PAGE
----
Gainward Phantom GTX570 Review
Clarity is definitely the order of the day here. No need to have pictures taken from the front of Steven Jackson books here. The only slight odd thing is the stylised use of a lower-case h in the PhANTOM. The only thing we can think of is that it means ph as in acid balance. But that makes no sense.
The accessories package is the standard fare we're used to seeing with a graphics card. A slim manual, a power adaptor, a DVI adaptor and the driver disk that's out of date the moment it's pressed.
The card itself... WOW. Stunning. It looks like a water-cooling radiator from nearly every angle and it took a while to manage to get the right combination between light and angle to ensure that you got a little peak into what lies beneath.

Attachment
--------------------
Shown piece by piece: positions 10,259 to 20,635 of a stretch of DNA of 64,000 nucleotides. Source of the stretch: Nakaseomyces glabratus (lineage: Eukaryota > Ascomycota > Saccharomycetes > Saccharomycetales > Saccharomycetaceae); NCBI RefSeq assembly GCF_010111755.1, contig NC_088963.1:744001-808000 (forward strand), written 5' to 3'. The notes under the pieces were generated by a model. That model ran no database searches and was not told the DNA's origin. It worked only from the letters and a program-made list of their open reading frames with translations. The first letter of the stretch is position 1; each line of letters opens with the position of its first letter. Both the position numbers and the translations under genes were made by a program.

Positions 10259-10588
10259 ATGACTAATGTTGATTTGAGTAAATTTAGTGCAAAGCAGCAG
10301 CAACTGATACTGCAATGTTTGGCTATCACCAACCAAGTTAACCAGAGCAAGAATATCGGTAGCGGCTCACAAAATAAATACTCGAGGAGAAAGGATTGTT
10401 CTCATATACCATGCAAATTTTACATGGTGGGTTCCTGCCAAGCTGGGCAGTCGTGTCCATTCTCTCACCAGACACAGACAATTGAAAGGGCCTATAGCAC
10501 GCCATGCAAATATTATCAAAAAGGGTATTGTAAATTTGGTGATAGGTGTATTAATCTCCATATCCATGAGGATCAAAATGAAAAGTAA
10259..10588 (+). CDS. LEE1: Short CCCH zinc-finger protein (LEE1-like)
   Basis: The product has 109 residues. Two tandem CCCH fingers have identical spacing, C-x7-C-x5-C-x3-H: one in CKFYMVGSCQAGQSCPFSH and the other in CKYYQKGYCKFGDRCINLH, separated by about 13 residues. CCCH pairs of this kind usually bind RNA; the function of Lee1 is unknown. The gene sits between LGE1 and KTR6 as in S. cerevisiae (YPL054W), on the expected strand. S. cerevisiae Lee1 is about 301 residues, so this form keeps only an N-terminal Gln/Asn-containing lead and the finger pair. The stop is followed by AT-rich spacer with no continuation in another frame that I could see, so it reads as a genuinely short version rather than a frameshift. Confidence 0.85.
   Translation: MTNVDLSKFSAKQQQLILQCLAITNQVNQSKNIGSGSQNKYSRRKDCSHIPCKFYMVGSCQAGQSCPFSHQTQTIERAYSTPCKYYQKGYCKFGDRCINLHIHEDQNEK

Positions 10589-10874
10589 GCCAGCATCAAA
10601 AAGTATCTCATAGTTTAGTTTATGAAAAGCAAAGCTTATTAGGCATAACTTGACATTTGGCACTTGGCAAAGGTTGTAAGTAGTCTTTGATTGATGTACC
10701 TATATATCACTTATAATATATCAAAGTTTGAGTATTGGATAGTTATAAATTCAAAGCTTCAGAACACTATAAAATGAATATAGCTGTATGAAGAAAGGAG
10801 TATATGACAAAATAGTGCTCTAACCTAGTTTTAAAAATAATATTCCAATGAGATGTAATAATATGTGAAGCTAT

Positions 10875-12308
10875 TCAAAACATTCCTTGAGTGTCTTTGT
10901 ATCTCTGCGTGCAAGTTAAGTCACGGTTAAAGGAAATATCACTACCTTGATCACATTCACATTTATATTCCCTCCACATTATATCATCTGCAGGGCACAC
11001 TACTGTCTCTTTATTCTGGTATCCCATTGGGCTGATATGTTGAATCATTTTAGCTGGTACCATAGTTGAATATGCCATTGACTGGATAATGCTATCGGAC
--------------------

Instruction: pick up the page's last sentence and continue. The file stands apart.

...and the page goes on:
This is much more like the way you'll see the Phantom usually. Bristling with heatpipes and a very smooth from. Of course the major change is that the Phantom has no obvious fans.
Moving the card around you can see that beneath the top section of the heatsink lay three 80mm fans which provide the cooling. It's like a combination between a cover on a normal heatsink, and extra surface area. Either way it's different and certainly eye-catching.
As well as the very subtle main box the card itself has a classy gold Gainward logo on the top face. This would marry perfectly to the Gigabyte UD7 we've just reviewed. Anyone for a black and gold rig?
Underneath the cooler the board is a standard nVidia GTX570 as we'd expect from the standard specifications.
The most impressive thing about the cooler is that it's a single item. There aren't any complex backplates or similar accoutrements, rather the cooler, fans, top piece and cabling all come off in one go.
With the cooler off we can take a good look at how the fans are sandwiched between the main body of the cooler and the top section that hides it all. Ingenious.